The Sarah Silverman-Paris Hilton feud is over: Hilton has accepted Silverman's apology for remarks made at the 2007 MTV Movie Awards.
"She was so genuine and so sweet, and it really moved me," Hilton said in a special 10-minute "This Is Paris" podcast devoted to the apology. "I felt emotional hearing it, and I could tell that she really did mean what she said when she was apologizing. Thank you. I really appreciate you doing that. I know it's difficult for anyone to apologize, and for someone to do that really means a lot."
She also posted some of her remarks on Instagram:
"I respond to Sarah Silverman’s apology after opening up about my emotional experience at the 2007 MTV Movie Awards," she wrote in the caption.
Fourteen years ago, Silverman made Hilton, then largely known for being a reality star and hotel heiress, the butt of her monologue for the awards. Hilton was about to head to jail for a short stint regarding an alcohol-related driving offense, and was in the audience when Silverman made her jokes.
"Paris Hilton is going to jail," Silverman said at the time, and the audience proceeded to roar in delight. Silverman continued with some crude comments about how Hilton might be made comfortable behind bars.
Four years later, Silverman was promoting her book "The Bedwetter: Stories of Courage, Redemption, and Pee," and told an audience that what made the joke so awful was the way the audience responded and the camera focused on Hilton. But, she added, "I wasn't going to abandon ship" in the middle of the joke.
Fast-forward to the first week of March 2021. Hilton revisited the humiliation on her podcast, discussing the incident with her sister, Nicky. "What Sarah Silverman did was so disgusting and so cruel and mean," she said. "I was so shocked and surprised because I'd actually met her a few years before when I was at an event and she couldn't be nicer. So sweet. I knew I was about to check myself into jail in a couple hours (so I was) trying to be brave.
"To sit in the audience with her just literally publicly humiliating me, being so mean, so cruel (about my prison time), I was sitting there wanting to die," she continued. "I was trying to hold back my tears so hard. I had tears welling in my eyes, I wanted to run out of the entire room, but I just was trying to be strong and sit there, and the whole audience is laughing and she would not stop. It was so painful."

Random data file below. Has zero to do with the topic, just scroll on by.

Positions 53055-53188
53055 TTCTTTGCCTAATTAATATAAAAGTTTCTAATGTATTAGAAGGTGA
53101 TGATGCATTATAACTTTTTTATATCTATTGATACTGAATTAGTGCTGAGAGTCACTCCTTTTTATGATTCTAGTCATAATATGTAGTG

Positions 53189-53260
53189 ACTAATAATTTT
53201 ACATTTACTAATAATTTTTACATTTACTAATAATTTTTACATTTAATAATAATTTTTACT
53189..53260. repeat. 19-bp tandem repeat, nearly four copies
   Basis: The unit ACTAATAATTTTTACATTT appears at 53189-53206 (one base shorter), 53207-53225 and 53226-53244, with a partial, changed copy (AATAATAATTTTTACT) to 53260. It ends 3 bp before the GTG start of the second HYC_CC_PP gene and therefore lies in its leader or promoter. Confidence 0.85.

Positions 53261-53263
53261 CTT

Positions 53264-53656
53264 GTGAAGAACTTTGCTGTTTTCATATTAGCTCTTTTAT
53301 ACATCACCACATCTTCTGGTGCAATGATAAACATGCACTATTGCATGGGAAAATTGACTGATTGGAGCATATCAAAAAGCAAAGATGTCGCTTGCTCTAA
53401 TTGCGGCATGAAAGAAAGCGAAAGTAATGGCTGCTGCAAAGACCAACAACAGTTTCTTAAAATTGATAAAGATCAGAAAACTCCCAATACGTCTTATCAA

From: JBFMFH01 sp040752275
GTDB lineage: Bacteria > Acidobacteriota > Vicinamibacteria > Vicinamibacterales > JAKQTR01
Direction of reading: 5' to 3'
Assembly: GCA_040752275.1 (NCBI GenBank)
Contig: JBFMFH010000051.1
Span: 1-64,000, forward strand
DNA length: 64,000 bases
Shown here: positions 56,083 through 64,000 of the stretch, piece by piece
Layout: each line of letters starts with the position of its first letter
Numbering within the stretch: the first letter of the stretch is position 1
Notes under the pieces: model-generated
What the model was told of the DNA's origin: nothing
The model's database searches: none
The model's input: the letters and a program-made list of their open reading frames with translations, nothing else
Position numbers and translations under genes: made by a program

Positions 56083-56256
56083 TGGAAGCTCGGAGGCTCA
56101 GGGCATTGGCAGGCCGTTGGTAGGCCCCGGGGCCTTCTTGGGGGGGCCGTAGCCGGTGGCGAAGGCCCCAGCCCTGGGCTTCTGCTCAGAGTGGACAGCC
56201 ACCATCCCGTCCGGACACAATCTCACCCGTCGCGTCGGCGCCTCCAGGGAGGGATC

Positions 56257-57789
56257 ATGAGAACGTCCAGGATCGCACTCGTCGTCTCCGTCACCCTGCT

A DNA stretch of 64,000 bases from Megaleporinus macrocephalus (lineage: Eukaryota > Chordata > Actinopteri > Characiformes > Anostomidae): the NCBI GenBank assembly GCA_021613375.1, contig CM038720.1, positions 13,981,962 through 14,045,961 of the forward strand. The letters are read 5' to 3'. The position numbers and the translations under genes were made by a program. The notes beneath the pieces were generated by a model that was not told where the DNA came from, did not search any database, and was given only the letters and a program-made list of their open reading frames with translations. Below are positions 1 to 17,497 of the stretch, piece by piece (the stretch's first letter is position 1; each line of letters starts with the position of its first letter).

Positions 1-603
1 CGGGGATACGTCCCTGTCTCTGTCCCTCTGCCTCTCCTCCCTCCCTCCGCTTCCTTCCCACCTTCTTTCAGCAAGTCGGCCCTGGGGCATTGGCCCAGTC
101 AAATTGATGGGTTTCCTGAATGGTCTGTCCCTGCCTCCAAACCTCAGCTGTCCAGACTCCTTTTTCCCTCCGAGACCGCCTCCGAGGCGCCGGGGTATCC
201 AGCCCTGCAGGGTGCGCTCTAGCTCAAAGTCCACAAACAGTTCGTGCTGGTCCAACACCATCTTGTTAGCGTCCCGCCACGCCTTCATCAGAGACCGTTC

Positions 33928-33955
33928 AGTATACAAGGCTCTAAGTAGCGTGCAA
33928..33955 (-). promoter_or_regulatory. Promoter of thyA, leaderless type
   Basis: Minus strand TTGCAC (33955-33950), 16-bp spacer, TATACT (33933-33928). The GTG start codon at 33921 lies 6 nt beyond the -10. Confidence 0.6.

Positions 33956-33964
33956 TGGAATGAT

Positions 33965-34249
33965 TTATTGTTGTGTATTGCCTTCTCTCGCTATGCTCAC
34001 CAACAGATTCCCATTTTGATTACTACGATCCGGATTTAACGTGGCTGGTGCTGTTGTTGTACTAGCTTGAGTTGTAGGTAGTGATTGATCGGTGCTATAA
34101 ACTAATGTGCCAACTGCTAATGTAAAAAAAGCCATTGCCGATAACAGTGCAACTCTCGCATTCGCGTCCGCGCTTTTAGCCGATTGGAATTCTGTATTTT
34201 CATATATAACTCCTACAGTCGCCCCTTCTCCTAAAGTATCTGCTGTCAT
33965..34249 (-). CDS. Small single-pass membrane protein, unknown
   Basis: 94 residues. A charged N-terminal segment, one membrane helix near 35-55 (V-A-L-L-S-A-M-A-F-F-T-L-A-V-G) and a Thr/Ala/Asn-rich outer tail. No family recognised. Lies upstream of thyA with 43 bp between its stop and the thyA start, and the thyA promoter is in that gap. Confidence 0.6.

Silverman responded two days later on "The Sarah Silverman Podcast," and said she had written to Hilton shortly after the broadcast to apologize — but, "I never heard back. I certainly wouldn't expect to anyway, but on her podcast the other day, she said she never heard from me which just bums me out, because I guess it never got to her. I don't know how that happened. I'm just real sorry my note didn't get to her because I really meant it."
Silverman added, "So here I am 14 years later, telling you, Paris, that I am really sorry. I was then and I am much more completely, and with more understanding, I think, now. I can't imagine what you were going through at that time."
She noted that her "understanding of humanity through the lens of my work as a comedian had not yet merged" at that time.
"Comedy is not evergreen," said Silverman. "We can't change the past so what's crucial is that we change with the times... Paris, I hope that you accept my apology and I hope that you feel my remorse. I felt it the second I saw your face that night. It feels terrible to know that you have hurt someone and it's important to make it right so I hope this does that."
In her apology acceptance, Hilton said she was "shocked" and "pleasantly surprised" that Silverman had stepped forward; she also noted she'd never received the letter. "We've all said things in our past that, you know, we felt bad about, we later regretted," said Hilton. "And, just, I don't know, I think everyone is guilty of doing that.
"Apologies are never late, so it's OK," Hilton continued. "But, yeah, I do wish that whoever you gave it to (would have given) it to me, because that would've just, I don't know, meant a lot back then, especially back then when I was going through so much."
Hilton's clearly going through many of her old interviews and finding that they have not aged well, particularly the way she was attacked. She posted one interview on Instagram Wednesday, with an extended caption that read in part, "I will never forget the feeling I felt in that room. It’s something I had to go through on too many occasions. It makes me so angry and sad to watch."
Last month, Silverman apologized for taking potshots at Britney Spears that same year, at the MTV VMA Awards. Following Spears' performance, Silverman quipped, "She is amazing. I mean, she is 25 years old and she's already accomplished everything she's going to accomplish in her life."
She also called Spears' children "adorable mistakes."
Called out on Twitter for that routine, Silverman wrote, "I was known then 4 roasts. MTV asked me to mini-roast Britney after her big performance.... Art changes over yrs as we know more & the world changes. I wish I could delete it but I can't."
Apologies are always welcome, but these particular instances of burying the hatchet seem to reflect the new level of public discourse since the New York Times documentary "Framing Britney Spears" premiered. Casting a fresh light on how celebrity women were treated in the 1990s and early 2000s, the documentary has caused a new generation of fans — and those both behind the jokes and the subject of them — to revisit the turmoil caused.
Silverman noted that she's pleased with the re-examination.
"It’s how we grow. It's how we change," she said. "I'm super down with reflecting on the past and my part in perpetuating real ugly s---."